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Communicating with an ADD Spouse

Updated on September 13, 2011
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Rebecca Graf is a seasoned writer with nearly a decade of experience and degrees in accounting, history, and creative writing.

Looking for the Rainbow in the Marriage
Looking for the Rainbow in the Marriage | Source

Communication with anyone can be a problem. There has to be at least two people involved in a communication which means there is a huge chance that something will be communicated wrong. It happens in the workplace, families, communities, and as everyone knows in the public realm. Communication gets worse when at least one of the people involved has Attention Deficit Disorder (ADD). Being married to that person makes the communication much worse.

What is ADD?

Attention Deficit Disorder cannot really be summed up in a short sentence. If you had to, it could be described as not being able to stay on task or to keep one’s attention on what is important. Mothers and wives are all jumping up screaming that they experience it every day. Many might be right. Sorry for the rest. It’s because their children and men.

ADD can be seen in the person constantly losing everything. They can’t seem to stay on task for more than a few minutes at a time. Projects are always being left undone. Scatterbrained, lazy, and drifter are just a few of the words described by others when they experience someone with ADD.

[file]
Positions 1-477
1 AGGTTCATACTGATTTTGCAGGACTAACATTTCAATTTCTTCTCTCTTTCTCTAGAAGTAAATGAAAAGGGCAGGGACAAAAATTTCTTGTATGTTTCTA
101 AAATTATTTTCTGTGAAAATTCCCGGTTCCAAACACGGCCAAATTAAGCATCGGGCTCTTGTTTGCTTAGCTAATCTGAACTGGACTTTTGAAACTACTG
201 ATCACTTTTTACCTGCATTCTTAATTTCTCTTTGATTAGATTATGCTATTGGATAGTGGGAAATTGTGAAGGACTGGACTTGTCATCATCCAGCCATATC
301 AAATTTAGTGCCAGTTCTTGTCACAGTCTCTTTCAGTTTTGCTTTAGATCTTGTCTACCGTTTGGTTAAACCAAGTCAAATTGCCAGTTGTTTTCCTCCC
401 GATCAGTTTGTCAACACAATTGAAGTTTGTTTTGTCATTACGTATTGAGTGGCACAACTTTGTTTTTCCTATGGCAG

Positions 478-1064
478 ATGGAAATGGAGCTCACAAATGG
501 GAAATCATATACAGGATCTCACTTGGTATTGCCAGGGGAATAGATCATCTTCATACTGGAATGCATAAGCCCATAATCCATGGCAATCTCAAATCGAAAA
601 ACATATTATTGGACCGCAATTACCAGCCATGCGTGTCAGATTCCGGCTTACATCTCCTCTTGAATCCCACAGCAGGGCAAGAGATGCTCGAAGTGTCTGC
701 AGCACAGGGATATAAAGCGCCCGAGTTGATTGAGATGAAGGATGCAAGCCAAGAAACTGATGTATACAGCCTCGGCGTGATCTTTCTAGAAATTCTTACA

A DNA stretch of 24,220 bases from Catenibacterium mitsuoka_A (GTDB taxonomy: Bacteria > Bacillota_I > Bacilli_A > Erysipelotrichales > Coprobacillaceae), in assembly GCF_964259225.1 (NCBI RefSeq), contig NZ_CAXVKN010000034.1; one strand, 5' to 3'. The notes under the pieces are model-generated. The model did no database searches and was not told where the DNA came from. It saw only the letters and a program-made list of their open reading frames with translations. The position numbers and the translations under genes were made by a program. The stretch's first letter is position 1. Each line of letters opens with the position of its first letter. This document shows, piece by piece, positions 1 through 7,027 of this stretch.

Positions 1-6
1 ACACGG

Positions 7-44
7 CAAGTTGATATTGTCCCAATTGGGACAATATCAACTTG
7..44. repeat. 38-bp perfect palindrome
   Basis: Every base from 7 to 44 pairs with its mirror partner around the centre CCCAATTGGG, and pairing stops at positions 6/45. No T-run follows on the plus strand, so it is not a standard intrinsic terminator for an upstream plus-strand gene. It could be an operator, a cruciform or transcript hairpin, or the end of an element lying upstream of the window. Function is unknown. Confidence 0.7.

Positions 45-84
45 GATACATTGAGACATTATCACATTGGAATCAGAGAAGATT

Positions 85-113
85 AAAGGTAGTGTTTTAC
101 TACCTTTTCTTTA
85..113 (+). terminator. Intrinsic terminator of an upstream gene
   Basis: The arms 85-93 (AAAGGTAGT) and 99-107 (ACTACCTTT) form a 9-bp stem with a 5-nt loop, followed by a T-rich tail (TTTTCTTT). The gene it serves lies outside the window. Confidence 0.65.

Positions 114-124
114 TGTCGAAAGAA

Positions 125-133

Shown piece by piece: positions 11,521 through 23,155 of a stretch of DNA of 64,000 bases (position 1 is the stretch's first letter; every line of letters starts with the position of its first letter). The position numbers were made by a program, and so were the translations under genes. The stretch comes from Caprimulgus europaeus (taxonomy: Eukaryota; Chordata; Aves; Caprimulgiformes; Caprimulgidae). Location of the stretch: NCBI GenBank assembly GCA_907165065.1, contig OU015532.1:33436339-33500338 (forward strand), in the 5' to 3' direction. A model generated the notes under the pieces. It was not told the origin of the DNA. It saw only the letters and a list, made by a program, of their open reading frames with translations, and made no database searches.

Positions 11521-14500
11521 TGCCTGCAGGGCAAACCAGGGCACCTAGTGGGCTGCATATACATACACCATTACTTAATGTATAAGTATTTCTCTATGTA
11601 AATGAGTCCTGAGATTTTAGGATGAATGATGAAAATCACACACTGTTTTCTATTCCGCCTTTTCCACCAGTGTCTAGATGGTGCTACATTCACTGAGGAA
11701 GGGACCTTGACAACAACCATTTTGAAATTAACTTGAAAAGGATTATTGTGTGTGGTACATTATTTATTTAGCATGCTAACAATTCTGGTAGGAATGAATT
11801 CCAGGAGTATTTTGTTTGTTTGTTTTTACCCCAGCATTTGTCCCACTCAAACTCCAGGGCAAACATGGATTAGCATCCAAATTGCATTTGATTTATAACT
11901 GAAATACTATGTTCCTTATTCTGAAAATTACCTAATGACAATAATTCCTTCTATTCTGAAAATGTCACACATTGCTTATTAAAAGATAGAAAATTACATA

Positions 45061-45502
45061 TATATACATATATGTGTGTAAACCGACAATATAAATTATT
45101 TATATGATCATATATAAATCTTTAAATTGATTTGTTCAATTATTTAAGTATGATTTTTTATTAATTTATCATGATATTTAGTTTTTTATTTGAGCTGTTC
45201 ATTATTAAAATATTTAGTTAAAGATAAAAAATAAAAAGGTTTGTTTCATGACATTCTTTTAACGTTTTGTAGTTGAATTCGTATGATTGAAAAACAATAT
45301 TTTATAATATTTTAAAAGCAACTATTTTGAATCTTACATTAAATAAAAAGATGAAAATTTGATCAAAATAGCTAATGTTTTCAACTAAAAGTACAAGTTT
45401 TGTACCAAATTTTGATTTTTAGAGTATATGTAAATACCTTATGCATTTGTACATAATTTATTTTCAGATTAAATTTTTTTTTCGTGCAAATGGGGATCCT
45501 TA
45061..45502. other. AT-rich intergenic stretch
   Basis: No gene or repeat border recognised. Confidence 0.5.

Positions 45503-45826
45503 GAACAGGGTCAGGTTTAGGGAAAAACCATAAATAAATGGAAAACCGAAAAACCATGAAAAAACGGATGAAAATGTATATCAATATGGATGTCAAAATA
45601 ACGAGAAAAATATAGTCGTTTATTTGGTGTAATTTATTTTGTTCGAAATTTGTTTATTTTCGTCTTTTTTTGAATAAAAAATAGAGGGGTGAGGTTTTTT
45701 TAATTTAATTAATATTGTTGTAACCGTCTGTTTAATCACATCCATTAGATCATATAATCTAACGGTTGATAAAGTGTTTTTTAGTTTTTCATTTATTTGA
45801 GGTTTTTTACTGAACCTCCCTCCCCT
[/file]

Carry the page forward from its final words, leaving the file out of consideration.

For years after it was identified, only children had their ADD addressed. Those that had grown to adulthood were ignored. The sad story is that as most grew up, their ADD was forgotten. Adults continued to suffer with no hope. Slowly, this is being reversed but there is one area of their life being ignored that the ADD is causing severe damage – Marriage.

The Stresses of ADD in a Marriage

Marriage can be stressful all by itself. There are so many factors involved. Throw ADD in the mix and you have the recipe for a mental breakdown or divorce. Though said slightly in joke, this has happened too often with couples especially when ADD is not understood.

Remember the characteristics of someone with ADD. They are absent minded. They don’t appear to listen to you. They quickly forget things. Their priorities seem to be mixed up. You end up holding the bag on engagements, bills, and so many other things.

When you put that all into a marriage, it adds more stress than normally would be there. They forget to pick the kids up. They forgot to tell you that the boss called and needed you to call back. You need to talk to them about the finances and they prefer to watch the ballgame as they nod to you absently. You ask that they drop off the bill for the electricity. When you’re cut off, you plan his/her murder.

You begin to find yourself holding the bag on everything. You have to take care of your own responsibilities as well as the children and the spouse that you feel like you’re the parent of. You married an adult but you feel like you’re raising a child.

Most of it all comes down to communication. If only the ADD spouse would communicate better, the marriage wouldn’t be so rocky. So what do you do? How can you get your spouse to communicate with you and prevent many of the problems that you’re experiencing.

Methods of Communication to Try